(Communicated by the Bank of Israel)
In 2005, Israel’s economic recovery continued and became even more firmly based. GDP grew rapidly by 5.2 percent, led again by the business sector which expanded by 6.6 percent. The integration of the Israeli economy into the global economy continued apace.
Macroeconomic policies in 2005 achieved its three numerical objectives: The rate of inflation at 2.4 percent was within the price-stability range, and both the budget deficit at 1.9 percent of GDP and the increase in public expenditure at about 0.3 percent were below their ceilings. Correspondingly the public-debt/GDP ratio declined significantly, although it remains very high in international terms.
The main goal of economic policy for the next few years should be to create the necessary conditions for sustainable growth, which will raise the overall economic well-being of Israelis, and make it possible to tackle social problems, in particular that of poverty. To do this, economic policy will need to maintain fiscal discipline, price stability and financial stability, while promoting reforms that will improve infrastructures and intensify competition in the economy. Alongside all these, a continuous policy focused on reducing poverty is required.
In 2005, Israel’s economic recovery continued, and became even more firmly based. GDP grew by 5.2 percent, led again by the business sector, which grew by 6.6 percent. Improvements in the macroeconomic environment and in the state of the economy were reflected in many ways. These included the decline in unemployment from 9.8 percent at the end of 2004 to 8.8 percent at the end of 2005, accompanied by increases in the rates of both employment and labor force participation; the increase in the surplus in the current account of the balance of payments; and positive developments in the capital markets. The above points are taken from the Annual Report of the Bank of Israel for 2005, which was presented today to the President, the Vice Prime Minister and the Knesset Finance Committee.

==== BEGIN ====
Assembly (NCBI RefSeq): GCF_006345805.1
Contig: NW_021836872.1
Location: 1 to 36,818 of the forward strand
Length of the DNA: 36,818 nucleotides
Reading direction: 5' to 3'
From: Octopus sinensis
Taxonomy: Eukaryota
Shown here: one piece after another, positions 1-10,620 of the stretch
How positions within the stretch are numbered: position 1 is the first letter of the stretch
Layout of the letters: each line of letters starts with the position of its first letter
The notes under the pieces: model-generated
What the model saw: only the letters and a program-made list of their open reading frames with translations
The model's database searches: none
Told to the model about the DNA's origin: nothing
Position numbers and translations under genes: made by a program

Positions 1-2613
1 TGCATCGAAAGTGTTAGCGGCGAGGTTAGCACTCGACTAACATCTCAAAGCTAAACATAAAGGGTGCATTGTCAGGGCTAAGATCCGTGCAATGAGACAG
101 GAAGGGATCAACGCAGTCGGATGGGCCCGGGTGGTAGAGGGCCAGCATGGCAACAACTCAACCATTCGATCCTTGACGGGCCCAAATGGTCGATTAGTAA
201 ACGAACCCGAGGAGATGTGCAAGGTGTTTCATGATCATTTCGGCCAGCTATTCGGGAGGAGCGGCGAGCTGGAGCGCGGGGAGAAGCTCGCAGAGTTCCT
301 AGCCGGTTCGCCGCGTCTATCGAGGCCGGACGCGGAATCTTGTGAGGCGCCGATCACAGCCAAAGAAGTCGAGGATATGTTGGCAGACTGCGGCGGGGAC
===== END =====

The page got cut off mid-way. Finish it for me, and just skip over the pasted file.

The Report also states that Israel’s economic growth was bolstered by the continuation of strong global growth and the sustained improvement in the security situation, as well as the steady implementation of a supportive economic strategy. The macroeconomic policy mix combined fiscal discipline, reflected in tight control of expenditure, a considerable reduction in the deficit, and tax cuts, together with an accommodative monetary policy. These made it possible to take advantage of the favorable underlying conditions, and were a key factor in the positive reactions of the financial markets.
The integration of the Israeli economy into the global economy continued apace in 2005: Imports currently constitute more than 40 percent of GDP, and exports more than 35 percent; Israelis’ investments abroad, direct and portfolio, reached $10.1 billion; nonresidents’ investments in Israel totaled $10.8 billion; and nonresidents’ participation in the NIS/forex market rose to 49 percent. Integration into the global economy is vital for Israel’s continued economic growth.